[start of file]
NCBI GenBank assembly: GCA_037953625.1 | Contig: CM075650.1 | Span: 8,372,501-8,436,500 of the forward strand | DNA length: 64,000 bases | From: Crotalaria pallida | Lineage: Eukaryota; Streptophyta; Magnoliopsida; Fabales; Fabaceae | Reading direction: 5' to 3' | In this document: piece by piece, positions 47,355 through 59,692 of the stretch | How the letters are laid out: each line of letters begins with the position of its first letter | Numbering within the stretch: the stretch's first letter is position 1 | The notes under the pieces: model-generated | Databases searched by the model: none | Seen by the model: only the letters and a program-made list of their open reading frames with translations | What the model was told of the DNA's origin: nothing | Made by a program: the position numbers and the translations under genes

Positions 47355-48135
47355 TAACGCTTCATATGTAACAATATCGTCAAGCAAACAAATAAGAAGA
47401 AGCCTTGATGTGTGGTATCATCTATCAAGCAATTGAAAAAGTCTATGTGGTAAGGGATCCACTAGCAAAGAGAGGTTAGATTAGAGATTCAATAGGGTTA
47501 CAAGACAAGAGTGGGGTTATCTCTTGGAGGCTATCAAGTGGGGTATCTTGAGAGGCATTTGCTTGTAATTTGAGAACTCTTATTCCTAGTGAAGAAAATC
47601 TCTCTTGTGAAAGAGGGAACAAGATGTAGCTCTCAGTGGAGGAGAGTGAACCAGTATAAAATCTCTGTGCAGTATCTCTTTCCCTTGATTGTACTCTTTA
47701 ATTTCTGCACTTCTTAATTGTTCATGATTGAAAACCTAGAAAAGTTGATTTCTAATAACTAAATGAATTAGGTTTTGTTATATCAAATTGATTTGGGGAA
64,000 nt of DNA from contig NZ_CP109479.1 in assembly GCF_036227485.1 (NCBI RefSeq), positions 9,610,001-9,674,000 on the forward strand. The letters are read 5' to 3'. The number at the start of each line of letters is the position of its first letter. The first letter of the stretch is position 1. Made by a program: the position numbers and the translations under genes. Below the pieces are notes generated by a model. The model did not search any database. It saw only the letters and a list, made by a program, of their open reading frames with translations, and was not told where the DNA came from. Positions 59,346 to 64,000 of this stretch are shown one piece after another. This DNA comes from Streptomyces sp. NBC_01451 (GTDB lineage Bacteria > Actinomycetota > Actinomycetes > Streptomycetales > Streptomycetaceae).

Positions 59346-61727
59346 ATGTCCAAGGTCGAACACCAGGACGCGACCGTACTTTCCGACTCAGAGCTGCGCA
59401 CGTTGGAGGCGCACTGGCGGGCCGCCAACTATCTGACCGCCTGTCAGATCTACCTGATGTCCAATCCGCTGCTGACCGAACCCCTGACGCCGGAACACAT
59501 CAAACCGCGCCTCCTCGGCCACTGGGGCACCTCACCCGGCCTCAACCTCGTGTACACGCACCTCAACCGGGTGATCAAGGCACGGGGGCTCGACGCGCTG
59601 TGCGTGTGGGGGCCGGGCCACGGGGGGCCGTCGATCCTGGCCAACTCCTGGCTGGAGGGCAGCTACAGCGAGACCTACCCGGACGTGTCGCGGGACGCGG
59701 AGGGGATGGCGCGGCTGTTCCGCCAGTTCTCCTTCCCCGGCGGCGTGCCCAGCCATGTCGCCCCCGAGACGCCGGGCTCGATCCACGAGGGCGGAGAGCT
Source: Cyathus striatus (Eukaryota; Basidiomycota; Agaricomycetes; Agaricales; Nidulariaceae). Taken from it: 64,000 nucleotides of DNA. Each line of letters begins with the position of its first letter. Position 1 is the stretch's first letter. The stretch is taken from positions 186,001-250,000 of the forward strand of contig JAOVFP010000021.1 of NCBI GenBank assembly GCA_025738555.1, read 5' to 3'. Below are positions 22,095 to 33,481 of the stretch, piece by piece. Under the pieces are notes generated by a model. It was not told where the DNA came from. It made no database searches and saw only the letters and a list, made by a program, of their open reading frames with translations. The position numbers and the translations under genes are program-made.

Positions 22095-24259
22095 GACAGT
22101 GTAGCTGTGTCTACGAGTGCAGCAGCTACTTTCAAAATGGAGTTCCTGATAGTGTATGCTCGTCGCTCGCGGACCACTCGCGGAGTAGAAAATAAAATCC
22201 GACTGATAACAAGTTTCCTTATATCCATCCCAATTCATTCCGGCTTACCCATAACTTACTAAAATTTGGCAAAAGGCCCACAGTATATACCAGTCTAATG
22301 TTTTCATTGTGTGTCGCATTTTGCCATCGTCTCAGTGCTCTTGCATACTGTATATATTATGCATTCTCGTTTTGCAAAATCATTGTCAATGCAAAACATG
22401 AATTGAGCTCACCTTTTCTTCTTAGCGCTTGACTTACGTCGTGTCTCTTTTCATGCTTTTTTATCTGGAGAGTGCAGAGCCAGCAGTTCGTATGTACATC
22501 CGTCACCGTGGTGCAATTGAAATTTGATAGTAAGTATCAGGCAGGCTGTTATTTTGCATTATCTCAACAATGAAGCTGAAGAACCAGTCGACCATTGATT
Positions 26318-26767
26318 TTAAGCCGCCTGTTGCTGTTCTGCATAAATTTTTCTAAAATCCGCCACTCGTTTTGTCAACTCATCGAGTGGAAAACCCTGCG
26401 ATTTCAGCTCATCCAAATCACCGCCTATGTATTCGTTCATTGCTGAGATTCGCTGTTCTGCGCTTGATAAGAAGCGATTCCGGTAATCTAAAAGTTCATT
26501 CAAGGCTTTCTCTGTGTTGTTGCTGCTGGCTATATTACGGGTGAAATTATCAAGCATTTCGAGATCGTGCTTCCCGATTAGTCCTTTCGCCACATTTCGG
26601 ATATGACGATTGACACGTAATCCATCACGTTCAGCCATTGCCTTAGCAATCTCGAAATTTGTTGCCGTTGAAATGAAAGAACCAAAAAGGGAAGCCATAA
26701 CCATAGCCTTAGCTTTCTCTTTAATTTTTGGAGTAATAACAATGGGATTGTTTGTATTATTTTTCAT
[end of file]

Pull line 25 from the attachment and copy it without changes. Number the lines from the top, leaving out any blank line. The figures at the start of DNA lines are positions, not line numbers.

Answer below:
26401 ATTTCAGCTCATCCAAATCACCGCCTATGTATTCGTTCATTGCTGAGATTCGCTGTTCTGCGCTTGATAAGAAGCGATTCCGGTAATCTAAAAGTTCATT